Well, we learnt that lesson the hard way! When I wrote my last blog entry, we were enjoying the generosity of our Albanian hosts on a “home stay”, and when we asked about price we were told “tomorrow”. Well, tomorrow came and the price for lunch, dinner and breakfast was €80! I had read that the going rate for full board including accommodation is €30 per person, and we were camping, so we were pretty shocked, and somewhat out of pocket! But we paid up, shook hands and cursed ourselves all the way up the next hill for not having agreed a price beforehand.
But we soon managed to put it behind us as we sweated our way steeply up through meadows full of wild flowers, and along a dirt road up to the Montenegro border. We followed a mountain ridge first on the Montenegro side, then on the Albanian side, through beautiful lush forest on mostly good paths.
As we dropped down on the Albanian side, we said hello to an old man chopping wood. He shouted to his young son, who walked with us to the next village, Balkin. The lad’s name was Almad, and he seemed glad of the chance to practice his English. He invited us into his home – a typical cowherd’s hut, a single room building made of stone with a tin roof. We sat on the sleeping platform, with Neil next to the stove where a large pan of milk was heating up, and Almad’s mother offered us chai, or mountain tea, in dainty little glasses. We couldn’t work out what herbs were in it, but it was delicious, and very very sweet. We chatted away as best we could, in a mixture of English and mime, but never did work out where Almad went to school! It must have been a long way away: Balkin is perched on a steeply sloping meadow a long way up a mountain, and as far as we could tell there wasn’t even a dirt road to it.
Leaving the shade of Almad’s home, it came as a shock heading out into the intense sunshine of the early afternoon, but we had a few more miles to cover before that day’s destination, the shepherds’ village of Doberdol.
Arriving at Doberdol, our first impression of the valley was that it was a bit like the Lake District. Intensive sheep and cattle grazing had left the valley bottom and sides covered in closely cropped grass, with crags and corries up above. The “village”, however, was a widely scattered collection of single room huts, many with their own vegetable gardens, with sheep, cattle, goats and horses wandering freely amongst them.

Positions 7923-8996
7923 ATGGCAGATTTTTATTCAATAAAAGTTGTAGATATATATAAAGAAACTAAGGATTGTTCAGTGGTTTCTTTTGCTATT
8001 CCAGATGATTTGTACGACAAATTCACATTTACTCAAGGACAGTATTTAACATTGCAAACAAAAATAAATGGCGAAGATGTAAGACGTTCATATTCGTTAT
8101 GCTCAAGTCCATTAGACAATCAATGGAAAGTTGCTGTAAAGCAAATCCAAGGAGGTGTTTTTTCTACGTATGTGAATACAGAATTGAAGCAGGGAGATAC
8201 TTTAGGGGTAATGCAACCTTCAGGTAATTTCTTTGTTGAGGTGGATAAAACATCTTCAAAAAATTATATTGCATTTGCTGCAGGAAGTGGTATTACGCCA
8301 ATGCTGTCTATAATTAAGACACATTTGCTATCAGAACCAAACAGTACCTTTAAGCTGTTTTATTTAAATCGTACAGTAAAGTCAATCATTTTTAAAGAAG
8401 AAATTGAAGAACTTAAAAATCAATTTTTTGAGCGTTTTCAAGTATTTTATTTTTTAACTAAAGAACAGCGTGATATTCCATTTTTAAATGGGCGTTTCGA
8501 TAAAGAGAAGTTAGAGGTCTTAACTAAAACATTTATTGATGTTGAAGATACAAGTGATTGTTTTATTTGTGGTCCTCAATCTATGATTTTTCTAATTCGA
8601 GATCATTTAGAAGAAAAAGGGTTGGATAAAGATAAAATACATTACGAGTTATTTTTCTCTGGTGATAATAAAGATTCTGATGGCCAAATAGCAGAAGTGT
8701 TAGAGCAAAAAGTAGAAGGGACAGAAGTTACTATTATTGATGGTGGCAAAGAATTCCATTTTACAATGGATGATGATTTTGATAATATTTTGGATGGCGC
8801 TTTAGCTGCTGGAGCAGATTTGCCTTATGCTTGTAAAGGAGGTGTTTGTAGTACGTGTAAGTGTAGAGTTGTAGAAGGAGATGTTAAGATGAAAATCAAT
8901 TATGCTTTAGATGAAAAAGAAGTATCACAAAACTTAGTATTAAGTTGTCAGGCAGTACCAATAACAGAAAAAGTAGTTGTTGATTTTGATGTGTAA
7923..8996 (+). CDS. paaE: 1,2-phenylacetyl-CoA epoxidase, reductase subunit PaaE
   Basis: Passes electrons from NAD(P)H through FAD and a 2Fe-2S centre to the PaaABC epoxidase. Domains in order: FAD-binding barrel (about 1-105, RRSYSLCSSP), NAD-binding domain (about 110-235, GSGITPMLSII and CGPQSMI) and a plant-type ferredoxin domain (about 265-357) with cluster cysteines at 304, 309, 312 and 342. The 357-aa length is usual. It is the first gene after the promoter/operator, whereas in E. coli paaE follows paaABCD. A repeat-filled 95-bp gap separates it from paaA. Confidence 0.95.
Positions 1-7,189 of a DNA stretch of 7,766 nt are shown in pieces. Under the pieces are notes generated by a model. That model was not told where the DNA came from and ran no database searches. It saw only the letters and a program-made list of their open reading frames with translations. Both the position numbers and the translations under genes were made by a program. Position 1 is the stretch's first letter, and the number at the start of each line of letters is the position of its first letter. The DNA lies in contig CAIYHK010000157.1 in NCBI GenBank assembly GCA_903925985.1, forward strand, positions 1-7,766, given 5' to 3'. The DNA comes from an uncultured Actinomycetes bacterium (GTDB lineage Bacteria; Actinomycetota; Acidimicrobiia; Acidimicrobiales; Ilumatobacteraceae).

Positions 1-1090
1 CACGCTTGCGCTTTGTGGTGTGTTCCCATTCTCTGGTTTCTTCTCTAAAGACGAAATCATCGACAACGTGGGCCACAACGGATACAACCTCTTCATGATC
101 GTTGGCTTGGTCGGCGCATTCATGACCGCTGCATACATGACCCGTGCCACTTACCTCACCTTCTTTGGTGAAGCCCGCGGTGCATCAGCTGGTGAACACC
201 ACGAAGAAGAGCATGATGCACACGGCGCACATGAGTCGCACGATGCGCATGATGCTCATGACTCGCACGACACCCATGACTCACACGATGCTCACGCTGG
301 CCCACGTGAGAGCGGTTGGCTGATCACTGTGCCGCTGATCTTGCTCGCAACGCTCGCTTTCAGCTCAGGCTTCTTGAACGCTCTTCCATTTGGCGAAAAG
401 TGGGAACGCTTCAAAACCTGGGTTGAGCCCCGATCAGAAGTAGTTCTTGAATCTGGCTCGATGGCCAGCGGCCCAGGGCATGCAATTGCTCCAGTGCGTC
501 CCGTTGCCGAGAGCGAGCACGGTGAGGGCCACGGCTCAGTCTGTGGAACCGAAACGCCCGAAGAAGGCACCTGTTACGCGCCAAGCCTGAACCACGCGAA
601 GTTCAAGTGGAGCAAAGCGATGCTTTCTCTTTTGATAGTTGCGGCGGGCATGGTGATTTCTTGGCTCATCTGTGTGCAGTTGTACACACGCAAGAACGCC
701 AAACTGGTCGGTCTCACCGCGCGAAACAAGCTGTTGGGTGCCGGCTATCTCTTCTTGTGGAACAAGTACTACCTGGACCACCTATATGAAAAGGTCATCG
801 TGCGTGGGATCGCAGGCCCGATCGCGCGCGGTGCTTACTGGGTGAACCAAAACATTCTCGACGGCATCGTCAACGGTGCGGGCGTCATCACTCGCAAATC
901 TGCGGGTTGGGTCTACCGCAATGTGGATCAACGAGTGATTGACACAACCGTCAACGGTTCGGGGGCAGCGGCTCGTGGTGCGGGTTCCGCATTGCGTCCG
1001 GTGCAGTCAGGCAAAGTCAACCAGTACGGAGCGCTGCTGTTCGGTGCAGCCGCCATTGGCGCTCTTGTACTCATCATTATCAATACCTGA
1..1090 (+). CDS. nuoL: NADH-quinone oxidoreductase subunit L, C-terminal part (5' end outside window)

We spotted a friendly-looking sign for Guest House Bashkim, and enquired if we would be able to camp there. No problem, and the owner showed us a place beyond his dormitory huts and toilet huts where we could pitch our tent. Freezing cold water flowed constantly from a pipe next to Mr Bashkim’s family’s hut; this water was also put to good use for cooling drinks as it was piped in through the top of a 6 foot tall display fridge, crammed full of beer, wine and fizzy drinks, and allowed to trickle over the cans, a great solution which Mr Bashkim was obviously very proud of!
There were two guided groups staying at the same time as us, and it wasn’t a problem for us to cook for ourselves on our stove, out of everyone’s way. The next morning we asked if we could buy some yoghurt, and were given a huge bowl of tangy yoghurt, freshly made there at the guest house, which made a great breakfast with the muesli we’d brought with us.
We’d planned to take the fifth day of our hike as a rest day, but once the overnight rain had cleared out and the blustery winds dropped a bit, we set off for a walk up the valley (minus heavy rucksacks) with the intention of visiting some glacial lakes to the south of and above the guest house. When we saw them they were just unremarkable little tarns, but the ridges round the back of them looked far more interesting, so we went for a bit of a scramble! The tops of the ridges were either rocky or covered in thick low-lying juniper and bilberry bushes, and the sides were precipitously steep, so it was quite hard going but a great short walk. We also bagged the highest point which we expect to go to on this hike – Kersi i Kocaj at 2399 metres.
We loved Doberdol and its feeling of hard-bitten isolation, but this morning it was time to hike on. A steep climb up the north side of the valley led to a cairn where the borders of all three countries of our hike, Albania, Kosovo and Montenegro, converge. We then followed the Kosovo/Montenegro ridge north through absolutely lovely scenery, much of it limestone, with masses of colourful alpine flowers everywhere. It was also good to meet an Albanian professional mountain biker on the trail, who was recce’ing single track routes to offer as guided mountain bike tours for an Austrian company. I hadn’t realised until then that all along Neil had been working out which bits of trail he could ride his mountain unicycle on!
Dropping down off the border ridge on the Kosovo side, we had another long ascent up to Roshkodol Pass at 2290 metres, then it was a long descent of over 900 metres through meadows and forests to the sweltering hot valley below. A steep ascent up a dirt road took us over to Milishevc where after a bit of wandering about we found a guest house (no sign outside) where we have enjoyed dinner in the company of two German hikers. I have also enjoyed my first shower for 6 days!!! It felt great to be clean again, even if I did have to put my sweaty clothes back on. Another long and probably hot day awaits us tomorrow, but we’re enjoying the hiking and the scenery so far has been amazing.
It all looks beautiful – although rather you than me, walking up those steep slopes with a heavy pack! xx
Envious . . . . as usual! So much beauty most of us can enjoy only through your pictures. Thank you!
Robert R. Henry
I hope you’re having a wonderful time, never mind the price gouging! –Collector
Fab write up